In the locker room, my heart beat faster than it had right after the race. Still, I was ready as ever. As we prepared ourselves, I realized something.
"Damn it," I said, searching through my things.
"What is it," Tommie asked.
"My gloves. I left them at the Village."
"Damn it, Johnny," he sighed. "Well, what now?" He put his gloved hands on top of his head as I ran mine through my beard. And then we heard a voice.
"He could wear your left one." It caught us both by surprise, the way it emerged from behind an open locker door. Peter's head peeked out from behind it. "I didn’t mean to frighten you," he said with a thick Australian accent. "Forgive me if I’m wrong, but the salute only needs one hand, doesn't it? So, John could wear your left glove." He seemed to have such a clear understanding of the situation, even though neither of us had ever spoken to him.
"Saluting with your left hand?," Tommie said disapprovingly.
"What choice do we have?," I replied. He took off his glove and tossed it to me, shaking his head. "Thanks," I said, acknowledging Peter. He nodded back.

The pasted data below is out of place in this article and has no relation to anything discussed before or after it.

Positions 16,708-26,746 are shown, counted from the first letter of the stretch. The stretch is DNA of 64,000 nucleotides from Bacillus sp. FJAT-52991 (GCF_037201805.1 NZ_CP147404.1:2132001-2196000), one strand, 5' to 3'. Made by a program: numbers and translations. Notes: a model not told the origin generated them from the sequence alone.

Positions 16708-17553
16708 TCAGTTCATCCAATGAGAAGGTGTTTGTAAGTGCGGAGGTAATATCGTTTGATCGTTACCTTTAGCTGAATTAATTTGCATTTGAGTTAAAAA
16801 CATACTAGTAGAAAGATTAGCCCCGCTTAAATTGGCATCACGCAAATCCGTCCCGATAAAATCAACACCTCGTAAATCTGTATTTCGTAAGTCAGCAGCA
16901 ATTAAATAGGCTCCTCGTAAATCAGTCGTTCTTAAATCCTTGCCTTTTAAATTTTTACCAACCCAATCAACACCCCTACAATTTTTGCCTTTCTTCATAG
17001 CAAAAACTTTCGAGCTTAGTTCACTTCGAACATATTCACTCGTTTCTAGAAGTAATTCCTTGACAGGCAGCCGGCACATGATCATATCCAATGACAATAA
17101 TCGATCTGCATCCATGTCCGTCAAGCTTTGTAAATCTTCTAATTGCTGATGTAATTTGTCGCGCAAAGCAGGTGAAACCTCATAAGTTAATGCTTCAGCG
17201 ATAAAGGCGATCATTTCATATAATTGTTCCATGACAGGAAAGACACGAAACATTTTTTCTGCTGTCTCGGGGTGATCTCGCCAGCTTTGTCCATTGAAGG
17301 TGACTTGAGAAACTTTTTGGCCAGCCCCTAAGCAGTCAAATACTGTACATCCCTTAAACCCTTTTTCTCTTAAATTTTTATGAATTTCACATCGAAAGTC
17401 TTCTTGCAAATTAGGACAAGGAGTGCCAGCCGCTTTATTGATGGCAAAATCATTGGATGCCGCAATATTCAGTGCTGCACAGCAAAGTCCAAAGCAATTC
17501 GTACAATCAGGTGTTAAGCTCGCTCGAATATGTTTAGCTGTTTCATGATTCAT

"I wanted you fellas to know that whatever you're going to do up there, I'll stand with you." It was only then that I noticed the badge on his jacket. OPHR. The Olympic Project for Human Rights was the group of black athletes that had organized the boycott.
"That's good to hear," I said, tapping his shoulder. Tommie shook his hand and thanked him, and then it was time to go. We were led down the long hallway leading to the podium, Tommie and I with our shoes in hand. My heart pounded as we walked through the opening and into the light, where everyone's eyes landed on us. There were cheers at first, which quickly turned to confused murmurs. When the IOC member presented me with my medal, he couldn't look into my eyes. His hands were weak as he placed it around my neck, as if the action pained him.
My heart no longer raced as I stepped onto the podium. I was at peace. I knew that Tommie was right to convince me to do this, no matter how crazy it sounded then, no matter how crazy it was now. We turned to face our flag and there was still the tiniest part of me that wanted to stand there with a smile on my face, put my hands behind my back, and listen to the anthem just like everyone else had. But the bigger, stronger part of me knew that I didn't have that privilege. Not when James died the way he did. Not when my people were being beaten and murdered without consequence.
As the national anthem played my fist shot up, covered in black leather. The crowd booed louder than they had ever cheered. I bowed my head and smiled.
About the Author: Hadassah Amani is an 11th-grade student attending Miami Arts Charter School. She was a Poetry Matters contest finalist and was awarded a gold key and B.I.G. award from Scholastics. In her free time, she enjoys playing instruments and hopes to enter the psychology field as an adult.